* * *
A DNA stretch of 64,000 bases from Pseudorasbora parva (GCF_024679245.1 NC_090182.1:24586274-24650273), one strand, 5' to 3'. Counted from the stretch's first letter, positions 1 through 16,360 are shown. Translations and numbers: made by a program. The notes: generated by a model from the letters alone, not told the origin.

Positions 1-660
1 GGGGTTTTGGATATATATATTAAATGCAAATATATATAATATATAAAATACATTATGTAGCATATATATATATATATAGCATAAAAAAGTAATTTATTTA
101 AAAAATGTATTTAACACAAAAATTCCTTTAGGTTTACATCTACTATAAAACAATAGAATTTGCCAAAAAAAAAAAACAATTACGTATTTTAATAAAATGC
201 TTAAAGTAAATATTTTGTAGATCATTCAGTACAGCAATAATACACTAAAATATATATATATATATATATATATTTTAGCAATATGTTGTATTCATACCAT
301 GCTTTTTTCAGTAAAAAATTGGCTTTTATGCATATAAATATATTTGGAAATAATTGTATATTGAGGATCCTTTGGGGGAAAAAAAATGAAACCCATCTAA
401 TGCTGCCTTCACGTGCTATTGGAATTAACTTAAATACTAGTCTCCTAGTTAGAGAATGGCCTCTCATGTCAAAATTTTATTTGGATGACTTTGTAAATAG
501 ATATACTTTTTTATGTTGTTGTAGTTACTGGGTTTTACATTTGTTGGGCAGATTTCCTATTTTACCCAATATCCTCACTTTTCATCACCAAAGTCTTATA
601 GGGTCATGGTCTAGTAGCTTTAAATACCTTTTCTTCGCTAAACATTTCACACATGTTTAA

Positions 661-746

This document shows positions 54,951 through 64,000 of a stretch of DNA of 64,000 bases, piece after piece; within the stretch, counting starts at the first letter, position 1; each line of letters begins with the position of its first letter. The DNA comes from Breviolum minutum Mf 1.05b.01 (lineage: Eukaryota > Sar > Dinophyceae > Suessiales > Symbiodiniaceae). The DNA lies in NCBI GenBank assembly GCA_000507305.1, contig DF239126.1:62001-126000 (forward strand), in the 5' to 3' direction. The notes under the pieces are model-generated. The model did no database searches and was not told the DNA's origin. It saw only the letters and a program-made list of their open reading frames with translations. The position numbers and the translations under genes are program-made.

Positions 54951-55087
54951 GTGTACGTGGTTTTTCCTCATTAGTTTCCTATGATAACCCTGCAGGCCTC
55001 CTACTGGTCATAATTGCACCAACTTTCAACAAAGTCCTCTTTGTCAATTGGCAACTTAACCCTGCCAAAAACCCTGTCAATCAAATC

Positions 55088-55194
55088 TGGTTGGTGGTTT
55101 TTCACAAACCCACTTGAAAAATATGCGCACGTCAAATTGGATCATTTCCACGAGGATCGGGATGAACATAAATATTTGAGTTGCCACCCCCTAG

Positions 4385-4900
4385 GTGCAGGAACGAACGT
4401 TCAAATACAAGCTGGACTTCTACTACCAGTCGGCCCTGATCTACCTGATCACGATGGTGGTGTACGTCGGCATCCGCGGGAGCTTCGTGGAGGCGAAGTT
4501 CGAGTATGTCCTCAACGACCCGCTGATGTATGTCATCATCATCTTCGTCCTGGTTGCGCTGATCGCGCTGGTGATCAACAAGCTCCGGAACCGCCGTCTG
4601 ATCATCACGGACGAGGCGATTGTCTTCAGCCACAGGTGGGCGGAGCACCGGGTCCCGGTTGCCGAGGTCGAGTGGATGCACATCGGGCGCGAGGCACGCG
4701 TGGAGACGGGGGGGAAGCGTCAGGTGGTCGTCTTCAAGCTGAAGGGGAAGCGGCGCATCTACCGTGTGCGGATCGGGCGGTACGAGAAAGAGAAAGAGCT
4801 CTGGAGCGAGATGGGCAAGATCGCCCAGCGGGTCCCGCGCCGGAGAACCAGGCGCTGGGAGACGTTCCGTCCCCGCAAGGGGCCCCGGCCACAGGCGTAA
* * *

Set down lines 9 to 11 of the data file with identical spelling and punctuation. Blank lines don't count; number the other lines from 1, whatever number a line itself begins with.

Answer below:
601 GGGTCATGGTCTAGTAGCTTTAAATACCTTTTCTTCGCTAAACATTTCACACATGTTTAA

Positions 661-746

This document shows positions 54,951 through 64,000 of a stretch of DNA of 64,000 bases, piece after piece; within the stretch, counting starts at the first letter, position 1; each line of letters begins with the position of its first letter. The DNA comes from Breviolum minutum Mf 1.05b.01 (lineage: Eukaryota > Sar > Dinophyceae > Suessiales > Symbiodiniaceae). The DNA lies in NCBI GenBank assembly GCA_000507305.1, contig DF239126.1:62001-126000 (forward strand), in the 5' to 3' direction. The notes under the pieces are model-generated. The model did no database searches and was not told the DNA's origin. It saw only the letters and a program-made list of their open reading frames with translations. The position numbers and the translations under genes are program-made.